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Celebrating Women & Girls In Sports

Celebrating Women & Girls In Sports

The Boomer Esiason Foundation Sees The Value Of Sports To Those With Cystic Fibrosis

Shortly after his young son Gunnar was diagnosed with cystic fibrosis (a rare hereditary disease that affects the lungs and digestive system), Boomer Esiason sprung into action. While he was a quarterback with the New York Jets, he created the Boomer Esiason Foundation in 1994 to fund research to help find a cure for the terminal condition.

Since its inception, the Boomer Esiason Foundation has raised more than $100 million to provide research, grants for transplants, scholarships and to ensure a better quality of life for people with cystic fibrosis (CF). Today, Gunnar Esiason is an integral part of the foundation acting as director of patient outreach.

GoodSport has been proud to partner with the Boomer Esiason Foundation by creating video profiles on athletes with CF who have improved their lives by using physical activity to help build stamina as well as stronger immune systems. Here are a few of their stories.

When it comes to limitations for Abby Dwyer there are none. The graduate of Princeton University and Harvard Law school has achieved things most people can only dream of; all while battling cystic fibrosis.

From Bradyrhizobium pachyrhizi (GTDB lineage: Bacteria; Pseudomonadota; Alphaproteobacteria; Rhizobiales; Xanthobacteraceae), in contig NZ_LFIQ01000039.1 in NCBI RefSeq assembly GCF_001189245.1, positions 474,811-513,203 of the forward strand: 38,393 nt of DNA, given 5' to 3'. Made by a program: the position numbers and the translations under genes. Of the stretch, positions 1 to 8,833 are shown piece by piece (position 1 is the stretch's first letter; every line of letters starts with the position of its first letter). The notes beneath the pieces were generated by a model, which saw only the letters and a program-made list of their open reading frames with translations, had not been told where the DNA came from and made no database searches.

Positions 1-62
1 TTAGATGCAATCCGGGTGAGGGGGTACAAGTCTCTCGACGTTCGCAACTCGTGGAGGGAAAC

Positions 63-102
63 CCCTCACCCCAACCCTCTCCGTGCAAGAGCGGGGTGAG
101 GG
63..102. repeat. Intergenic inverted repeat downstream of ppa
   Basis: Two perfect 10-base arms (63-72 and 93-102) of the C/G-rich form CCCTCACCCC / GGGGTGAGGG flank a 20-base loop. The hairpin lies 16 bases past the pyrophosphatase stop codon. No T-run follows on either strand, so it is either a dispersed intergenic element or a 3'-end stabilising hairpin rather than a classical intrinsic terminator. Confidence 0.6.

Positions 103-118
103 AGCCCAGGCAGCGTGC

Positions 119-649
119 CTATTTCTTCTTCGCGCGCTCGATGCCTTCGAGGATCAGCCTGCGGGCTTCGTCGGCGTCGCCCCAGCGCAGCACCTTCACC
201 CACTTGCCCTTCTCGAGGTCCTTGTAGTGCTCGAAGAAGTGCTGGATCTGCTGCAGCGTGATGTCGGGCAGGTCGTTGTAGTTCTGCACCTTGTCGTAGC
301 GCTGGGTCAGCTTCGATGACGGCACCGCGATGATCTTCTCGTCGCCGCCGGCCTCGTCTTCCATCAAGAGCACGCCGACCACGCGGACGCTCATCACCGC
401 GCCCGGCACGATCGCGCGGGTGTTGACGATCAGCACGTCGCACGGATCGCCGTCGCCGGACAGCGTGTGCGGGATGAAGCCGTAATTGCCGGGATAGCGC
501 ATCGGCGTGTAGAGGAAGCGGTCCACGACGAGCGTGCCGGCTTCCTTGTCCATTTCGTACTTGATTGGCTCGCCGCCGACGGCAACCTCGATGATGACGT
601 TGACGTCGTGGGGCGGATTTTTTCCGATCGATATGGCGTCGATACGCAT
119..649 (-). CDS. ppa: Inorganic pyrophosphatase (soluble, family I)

“I would say to other people with CF, whatever you think your limitations are, you’re wrong. Nothing taught me that like training for the New York City Marathon.”

Teena Mobley earned a scholarship to Monroe College and then Long Island University where she was nationally ranked in the long jump. Track and field not only gave her a platform to excel, but also helped cultivate an attitude she still carries with her today.

“I never liked someone telling me that I couldn’t do something,” said Mobley, who works at CBS Sports. “And just being a track athlete overall has helped me maintain a positive mindset. I go by the motto, ‘No limits with Tina,’ I’m going to show the world that you can accomplish anything in your life if you put your mind to it and work hard.”

Michael Caruso Davis from Middletown, Delaware, ran the Chicago Marathon for Team Boomer, becoming the youngest person ever (16) to finish the 26.2-mile race. He credits the Boomer Esiason Foundation for helping him accomplish his goals.

“The Boomer Esiason Foundation means everything to me. They gave me more of a reason to run and they really backed me up. When I’m running I know I do it for them and all the kids in the hospital waiting for a lung transplant.”

The medical community has made great strides in extending the lives of people afflicted with CF and in the research towards finding a cure for the disease. No organization has been more visible than the Boomer Esiason Foundation in helping make a tangible difference in many important ways.

Photo credit: Facebook

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